- The second part of the training is focused in attaining more focus training in an area of interest. This would be for the fourth and fifth year. The trainee is expected to attain the FRCR at this stage. Further fellowship training is optional. Trainees can seek another year in an area of interest.
The training progress is continuously assessed through the following:
- Work based assessment and followed with the eportfolio.
- Audit Assessment
- Teaching Observation
- Radiology Direct Observation of Procedural Skills (Rad-DOPS)
- Mini-Imaging Interpretation Exercise (Mini-IPX)
- Research Evaluation
- MDT Assessment
Yearly ARCP session is conducted to ensure appropriate progression of the trainee and address any issues.
Section 4: Subspecialties
Radiology is an expanding speciality with emerging subspecialties every year. Trainees can finish their training as general radiologists or seek further training in one of the many subspecialties by doing a fellowship.
Section 5: Application Process
The application process is like the other specialities. The application is through ORIEL website.
Recently the RCR introduced the Specialty Recruitment Assessment (SRA) test in 2016. All applicants were required to sit the SRA at a test centre. The SRA was used to shortlist-out only the lowest scoring applicants.
*The time table for 2016 application process was as follows:
Timeline 2016-2017 Recruitment
|Advert released||3 November 2016|
|Applications open (10am, UK time)||9 November 2016|
|Applications close (4pm, UK time)||1 December 2016|
|Longlisting completed by||14 December 2016|
|SRA invitatoins circulated by||20 December 2016 (latest)|
|SRA Assessement Window||7 – 14 January 2017|
|SRA results published||w/c 23 January 2017|
|Invitations to interview circulated||w/c 23 January 2017|
|Interviews||16,17,20,21 February 2017|
|Initial offers circulated||By 5pm 2 March 2017|
|Holding deadline (1pm, UK time)||9 March 2017|
|Upgrading deadline (4pm, UK time)||16 March 2017|
Section 6: Requirements To Get Into Training (Person Specification)
The eligibility criteria published by the RCR in 2017
This is almost similar to the other specialities except that there is no requirement for previous radiology training.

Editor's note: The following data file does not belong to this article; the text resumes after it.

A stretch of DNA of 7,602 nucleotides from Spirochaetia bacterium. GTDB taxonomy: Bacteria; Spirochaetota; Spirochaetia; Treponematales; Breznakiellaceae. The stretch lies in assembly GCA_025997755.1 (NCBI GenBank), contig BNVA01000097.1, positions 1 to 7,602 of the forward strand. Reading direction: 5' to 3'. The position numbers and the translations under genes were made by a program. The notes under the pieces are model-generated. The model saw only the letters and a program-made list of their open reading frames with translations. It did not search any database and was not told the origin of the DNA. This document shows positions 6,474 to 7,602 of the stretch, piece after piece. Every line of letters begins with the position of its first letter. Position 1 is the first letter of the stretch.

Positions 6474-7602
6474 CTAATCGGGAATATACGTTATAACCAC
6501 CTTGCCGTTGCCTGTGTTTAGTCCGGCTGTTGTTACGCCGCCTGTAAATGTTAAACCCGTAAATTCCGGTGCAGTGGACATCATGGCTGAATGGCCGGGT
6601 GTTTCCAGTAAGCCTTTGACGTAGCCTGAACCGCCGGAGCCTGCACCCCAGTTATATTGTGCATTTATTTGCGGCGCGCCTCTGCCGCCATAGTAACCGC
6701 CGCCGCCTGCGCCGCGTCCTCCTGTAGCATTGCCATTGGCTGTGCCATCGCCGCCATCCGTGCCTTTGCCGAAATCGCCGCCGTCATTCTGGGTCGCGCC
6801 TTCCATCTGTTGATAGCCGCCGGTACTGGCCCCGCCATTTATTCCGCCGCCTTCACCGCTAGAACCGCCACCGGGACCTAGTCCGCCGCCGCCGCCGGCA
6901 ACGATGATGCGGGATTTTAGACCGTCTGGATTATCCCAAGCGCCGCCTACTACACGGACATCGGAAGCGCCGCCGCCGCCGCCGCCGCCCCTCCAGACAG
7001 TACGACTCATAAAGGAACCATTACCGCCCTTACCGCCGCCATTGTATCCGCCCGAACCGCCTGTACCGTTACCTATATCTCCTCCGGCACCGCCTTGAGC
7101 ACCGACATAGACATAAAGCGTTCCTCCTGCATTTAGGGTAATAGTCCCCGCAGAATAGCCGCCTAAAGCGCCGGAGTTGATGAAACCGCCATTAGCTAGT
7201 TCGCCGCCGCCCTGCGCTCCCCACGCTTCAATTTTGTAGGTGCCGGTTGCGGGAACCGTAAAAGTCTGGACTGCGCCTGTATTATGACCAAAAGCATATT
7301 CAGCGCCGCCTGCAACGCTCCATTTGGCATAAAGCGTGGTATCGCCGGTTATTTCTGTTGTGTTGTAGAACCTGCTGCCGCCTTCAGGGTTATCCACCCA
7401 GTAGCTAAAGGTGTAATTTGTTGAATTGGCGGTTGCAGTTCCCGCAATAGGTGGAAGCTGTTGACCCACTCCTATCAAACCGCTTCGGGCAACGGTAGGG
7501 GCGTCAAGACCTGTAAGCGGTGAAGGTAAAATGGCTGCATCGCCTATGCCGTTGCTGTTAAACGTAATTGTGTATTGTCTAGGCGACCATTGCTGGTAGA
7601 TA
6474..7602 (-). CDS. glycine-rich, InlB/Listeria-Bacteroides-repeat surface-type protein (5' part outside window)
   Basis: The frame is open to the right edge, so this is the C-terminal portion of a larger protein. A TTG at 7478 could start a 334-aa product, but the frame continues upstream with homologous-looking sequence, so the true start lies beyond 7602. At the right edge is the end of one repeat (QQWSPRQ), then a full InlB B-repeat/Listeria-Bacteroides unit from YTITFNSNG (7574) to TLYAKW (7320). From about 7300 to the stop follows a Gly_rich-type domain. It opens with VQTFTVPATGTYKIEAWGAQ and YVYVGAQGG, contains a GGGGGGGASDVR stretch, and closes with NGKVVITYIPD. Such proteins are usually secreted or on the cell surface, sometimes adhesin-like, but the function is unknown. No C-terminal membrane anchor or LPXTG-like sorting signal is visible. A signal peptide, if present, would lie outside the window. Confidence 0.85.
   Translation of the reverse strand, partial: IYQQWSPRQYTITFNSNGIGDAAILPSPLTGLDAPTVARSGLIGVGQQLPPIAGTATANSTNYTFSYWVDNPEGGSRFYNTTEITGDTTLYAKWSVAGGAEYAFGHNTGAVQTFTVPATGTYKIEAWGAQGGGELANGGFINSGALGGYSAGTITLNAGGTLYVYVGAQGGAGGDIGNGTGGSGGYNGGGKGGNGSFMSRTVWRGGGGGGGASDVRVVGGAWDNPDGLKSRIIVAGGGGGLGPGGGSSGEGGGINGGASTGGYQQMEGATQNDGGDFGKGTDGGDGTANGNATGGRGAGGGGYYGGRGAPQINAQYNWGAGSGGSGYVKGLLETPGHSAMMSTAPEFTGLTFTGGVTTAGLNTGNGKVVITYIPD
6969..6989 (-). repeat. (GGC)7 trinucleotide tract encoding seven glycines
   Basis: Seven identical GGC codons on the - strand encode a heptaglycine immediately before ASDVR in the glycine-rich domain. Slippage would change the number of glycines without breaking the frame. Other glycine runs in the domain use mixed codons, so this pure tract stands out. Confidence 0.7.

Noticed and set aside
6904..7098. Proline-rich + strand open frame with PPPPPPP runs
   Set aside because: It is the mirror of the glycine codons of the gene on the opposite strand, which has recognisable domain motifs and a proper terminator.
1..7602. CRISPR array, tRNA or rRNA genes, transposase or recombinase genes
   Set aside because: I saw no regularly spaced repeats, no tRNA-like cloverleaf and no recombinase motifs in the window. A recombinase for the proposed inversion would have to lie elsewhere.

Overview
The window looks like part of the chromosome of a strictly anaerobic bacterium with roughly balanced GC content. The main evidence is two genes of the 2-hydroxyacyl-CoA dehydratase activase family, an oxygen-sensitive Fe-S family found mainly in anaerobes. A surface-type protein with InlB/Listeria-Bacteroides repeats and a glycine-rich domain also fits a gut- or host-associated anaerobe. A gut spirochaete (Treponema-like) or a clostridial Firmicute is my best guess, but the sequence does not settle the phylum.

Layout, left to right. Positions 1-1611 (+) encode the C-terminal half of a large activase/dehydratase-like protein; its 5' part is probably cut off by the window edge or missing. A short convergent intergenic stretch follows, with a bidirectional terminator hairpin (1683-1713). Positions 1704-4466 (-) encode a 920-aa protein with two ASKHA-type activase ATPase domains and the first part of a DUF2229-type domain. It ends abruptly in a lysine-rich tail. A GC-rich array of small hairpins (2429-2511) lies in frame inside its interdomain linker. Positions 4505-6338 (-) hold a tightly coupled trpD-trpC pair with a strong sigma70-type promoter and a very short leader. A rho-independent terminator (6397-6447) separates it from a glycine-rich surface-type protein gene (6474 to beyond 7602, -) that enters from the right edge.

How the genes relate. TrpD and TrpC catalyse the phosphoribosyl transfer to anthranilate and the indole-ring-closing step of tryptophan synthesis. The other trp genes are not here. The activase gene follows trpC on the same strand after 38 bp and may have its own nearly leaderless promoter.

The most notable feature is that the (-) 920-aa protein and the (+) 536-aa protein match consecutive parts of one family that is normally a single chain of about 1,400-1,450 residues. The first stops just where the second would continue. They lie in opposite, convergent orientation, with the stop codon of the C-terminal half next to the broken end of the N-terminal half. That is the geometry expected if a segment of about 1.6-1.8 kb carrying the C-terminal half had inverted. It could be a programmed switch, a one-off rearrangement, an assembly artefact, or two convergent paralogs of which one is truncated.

Section 7: Important CV/Portfolio Perks (How To Achieve Them)
Preparing the CV to radiology interview has special requirements. The main thing is to get your CV geared towards radiology training. It is good to have great achievements in another speciality but if the commitment to radiology is not clear from the CV it is very unlikely to get a training number.
The interviewers are radiologists who would like to select someone with commitment to radiology and looking at them as good colleagues to work with. They know that the candidate has no previous radiology experience, but they need be see if the candidate has what it takes to be a competent safe radiologist.
Preparing a good radiology CV is a hard work and needs dedication but it worth it.
Major categories that need to be addressed in radiology application CV
- Taster week and exposure to radiology department: It is mandatory to have at least a taster week in a radiology department prior to the interview with a stamped evidence from the department and hospital. It will add more if there is a written summary of what the candidate learned during the week supported with a written reflection. Candidates should start contacting the radiology departments in their hospitals for a taster week early as most departments will be full close to the interview time.
- Being the first author in a published radiology peer reviewed article will add many points to the CV. This part requires a lot of dedication to get the paper accepted and published prior to the interview. It dosn’t need to be published in the Lancet but it should be peer reviewed journal. Being a second author counts but not as much as the first author. It will be great if the candidate gets involved in radiology research project while doing the taster week, the radiologists will be very supportive.
- At least one radiology audit with evidence of re-audit and presentation in a radiology meeting or conference poster. Completing the audit cycle is mandatory, this means the candidate should start working on it as early as possible. Attending audit short courses will add to the CV.